YMCA Register at www.medrymca.org or 889-1600. Or, contact Jennifer at

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Sept. 26-Oct. 31 Youth T-Ball and Coach Pitch Baseball A six-week class with parent participation.

   

Sept. 29 Strong Kids Kickoff Hear about the future of the local YMCA. Includes entertainment and hors d’oeuvres. 6-8 p.m., Centre Concord, 5298 Clayton Road. RSVP to Jennifer at jbeck@mdrymca.org or 692-2364.

NATURE

Sept. 26, 30 Contra Costa Chamber Orchestra With jazz violinist Jeremy Cohen and KGO’s Scott Lettieri narrating “Peter and the Wolf.” 7:30 p.m. Sept. 26, Los Medanos College Recital Hall, 2700 E. Leland Road, Pittsburg. 7:30 p.m. Sept. 30, Lesher Center for the Arts, 1601 Civic Dr., Walnut Creek. $5-$18. 943-SHOW or www.lesherartscenter.org.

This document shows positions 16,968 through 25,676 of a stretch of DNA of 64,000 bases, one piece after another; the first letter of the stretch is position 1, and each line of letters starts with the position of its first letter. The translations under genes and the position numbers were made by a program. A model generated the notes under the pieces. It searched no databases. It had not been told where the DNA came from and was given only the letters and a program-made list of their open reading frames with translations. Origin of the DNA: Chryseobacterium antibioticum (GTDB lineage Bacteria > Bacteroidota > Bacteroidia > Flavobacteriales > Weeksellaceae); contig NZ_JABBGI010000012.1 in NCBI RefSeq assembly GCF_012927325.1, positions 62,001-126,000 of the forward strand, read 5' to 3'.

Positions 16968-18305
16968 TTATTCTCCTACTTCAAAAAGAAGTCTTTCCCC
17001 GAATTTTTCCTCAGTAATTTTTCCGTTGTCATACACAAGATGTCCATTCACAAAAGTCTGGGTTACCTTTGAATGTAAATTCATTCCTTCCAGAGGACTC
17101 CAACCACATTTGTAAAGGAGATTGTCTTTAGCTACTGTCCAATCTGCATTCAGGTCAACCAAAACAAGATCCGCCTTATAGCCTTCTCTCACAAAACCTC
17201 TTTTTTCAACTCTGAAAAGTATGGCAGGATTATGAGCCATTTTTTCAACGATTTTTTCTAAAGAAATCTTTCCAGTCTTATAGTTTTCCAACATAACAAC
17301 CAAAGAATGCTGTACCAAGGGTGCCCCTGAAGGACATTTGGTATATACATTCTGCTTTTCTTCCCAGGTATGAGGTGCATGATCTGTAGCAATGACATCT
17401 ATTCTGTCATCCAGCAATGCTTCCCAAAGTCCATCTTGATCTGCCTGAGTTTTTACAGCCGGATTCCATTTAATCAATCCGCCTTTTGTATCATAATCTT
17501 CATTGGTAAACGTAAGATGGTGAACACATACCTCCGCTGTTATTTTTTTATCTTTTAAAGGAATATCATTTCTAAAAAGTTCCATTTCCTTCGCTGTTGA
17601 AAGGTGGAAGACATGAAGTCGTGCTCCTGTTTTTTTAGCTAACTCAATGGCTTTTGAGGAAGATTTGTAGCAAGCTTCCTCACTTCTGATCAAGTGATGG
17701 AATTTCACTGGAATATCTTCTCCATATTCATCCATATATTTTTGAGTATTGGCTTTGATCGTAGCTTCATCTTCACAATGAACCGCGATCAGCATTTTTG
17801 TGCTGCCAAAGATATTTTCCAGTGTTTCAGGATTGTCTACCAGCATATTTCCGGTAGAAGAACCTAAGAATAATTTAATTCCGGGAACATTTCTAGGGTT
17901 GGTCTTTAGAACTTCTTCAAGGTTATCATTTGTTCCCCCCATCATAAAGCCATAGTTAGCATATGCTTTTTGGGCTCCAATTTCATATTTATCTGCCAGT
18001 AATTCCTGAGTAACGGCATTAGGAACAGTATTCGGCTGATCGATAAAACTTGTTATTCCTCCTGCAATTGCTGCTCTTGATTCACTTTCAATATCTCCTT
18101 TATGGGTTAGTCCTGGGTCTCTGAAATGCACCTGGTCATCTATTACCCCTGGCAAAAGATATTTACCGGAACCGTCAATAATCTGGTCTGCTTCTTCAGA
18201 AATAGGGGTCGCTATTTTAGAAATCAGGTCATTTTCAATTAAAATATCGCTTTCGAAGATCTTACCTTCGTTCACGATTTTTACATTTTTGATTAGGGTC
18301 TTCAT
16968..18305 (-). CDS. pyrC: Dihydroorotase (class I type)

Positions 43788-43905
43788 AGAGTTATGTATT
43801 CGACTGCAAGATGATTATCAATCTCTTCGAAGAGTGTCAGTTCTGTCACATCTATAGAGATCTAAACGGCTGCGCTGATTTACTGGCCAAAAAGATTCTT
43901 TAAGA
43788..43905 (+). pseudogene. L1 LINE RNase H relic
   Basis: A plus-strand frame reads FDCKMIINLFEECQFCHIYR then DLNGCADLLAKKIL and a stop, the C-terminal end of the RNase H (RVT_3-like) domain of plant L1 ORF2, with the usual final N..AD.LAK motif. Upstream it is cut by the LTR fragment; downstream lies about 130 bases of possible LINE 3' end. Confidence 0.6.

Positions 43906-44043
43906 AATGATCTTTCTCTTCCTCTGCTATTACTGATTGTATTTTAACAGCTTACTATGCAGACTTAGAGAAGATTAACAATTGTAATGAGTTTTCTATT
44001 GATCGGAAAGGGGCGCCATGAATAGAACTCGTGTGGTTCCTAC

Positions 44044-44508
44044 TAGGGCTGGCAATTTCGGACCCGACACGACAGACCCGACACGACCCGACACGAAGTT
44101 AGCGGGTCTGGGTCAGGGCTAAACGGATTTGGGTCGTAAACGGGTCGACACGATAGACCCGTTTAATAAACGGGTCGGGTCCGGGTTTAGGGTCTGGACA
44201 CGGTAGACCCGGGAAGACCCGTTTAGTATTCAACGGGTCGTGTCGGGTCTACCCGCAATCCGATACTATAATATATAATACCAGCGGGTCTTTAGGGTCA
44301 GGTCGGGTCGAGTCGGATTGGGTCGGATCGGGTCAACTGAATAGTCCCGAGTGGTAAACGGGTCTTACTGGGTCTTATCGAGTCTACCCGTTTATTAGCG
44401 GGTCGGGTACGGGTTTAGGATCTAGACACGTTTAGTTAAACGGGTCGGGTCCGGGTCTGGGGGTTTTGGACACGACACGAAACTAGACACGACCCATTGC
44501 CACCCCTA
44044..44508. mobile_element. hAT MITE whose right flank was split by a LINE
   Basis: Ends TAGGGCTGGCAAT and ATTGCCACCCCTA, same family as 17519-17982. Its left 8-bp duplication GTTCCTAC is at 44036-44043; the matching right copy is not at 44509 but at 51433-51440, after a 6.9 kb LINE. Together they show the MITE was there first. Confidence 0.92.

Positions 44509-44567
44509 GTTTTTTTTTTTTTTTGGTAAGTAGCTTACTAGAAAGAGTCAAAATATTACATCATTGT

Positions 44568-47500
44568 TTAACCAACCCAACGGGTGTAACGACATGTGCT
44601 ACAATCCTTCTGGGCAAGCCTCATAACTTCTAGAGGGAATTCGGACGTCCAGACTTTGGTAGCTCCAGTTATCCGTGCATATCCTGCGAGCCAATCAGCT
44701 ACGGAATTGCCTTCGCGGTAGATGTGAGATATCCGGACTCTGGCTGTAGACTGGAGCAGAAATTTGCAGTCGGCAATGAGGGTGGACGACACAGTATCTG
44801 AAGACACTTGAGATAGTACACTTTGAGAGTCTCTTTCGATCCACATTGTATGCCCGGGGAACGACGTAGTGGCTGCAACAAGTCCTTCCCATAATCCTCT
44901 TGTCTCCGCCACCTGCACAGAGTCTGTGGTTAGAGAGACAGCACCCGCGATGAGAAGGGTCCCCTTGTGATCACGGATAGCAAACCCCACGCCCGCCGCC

A Different Kind of

Sept. 26 Lime Ridge Peak Hike Meet at 9 a.m. at the Lime Ridge access parking lot across from the Boundary Oaks clubhouse, 3800 Valley Vista Road, Walnut Creek. Learn about the plan to allow Nextel to use Lime Ridge for expanded communications facilities. www.savemountdiablo.org.



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Oct. 4 Mt. Diablo Challenge A 10.8-mile timed bike ride, climbing Southgate Road to the summit. Prizes in several categories, plus food and beverages. $55. Proceeds benefit Save Mount Diablo’s land conservation efforts. Register at www.savemountdiablo.org or www.active.com.

CITY MEETINGS Oct. 6, 20 Clayton City Council 7 p.m., Hoyer Hall, Clayton Library, 6125 Clayton Road. 673-7304 or www.ci.clayton.ca.us. Oct. 13, 27 Clayton Planning Commission 7 p.m., Hoyer Hall, Clayton Library, 6125 Clayton Road. 673-7304 or www.ci.clayton.ca.us.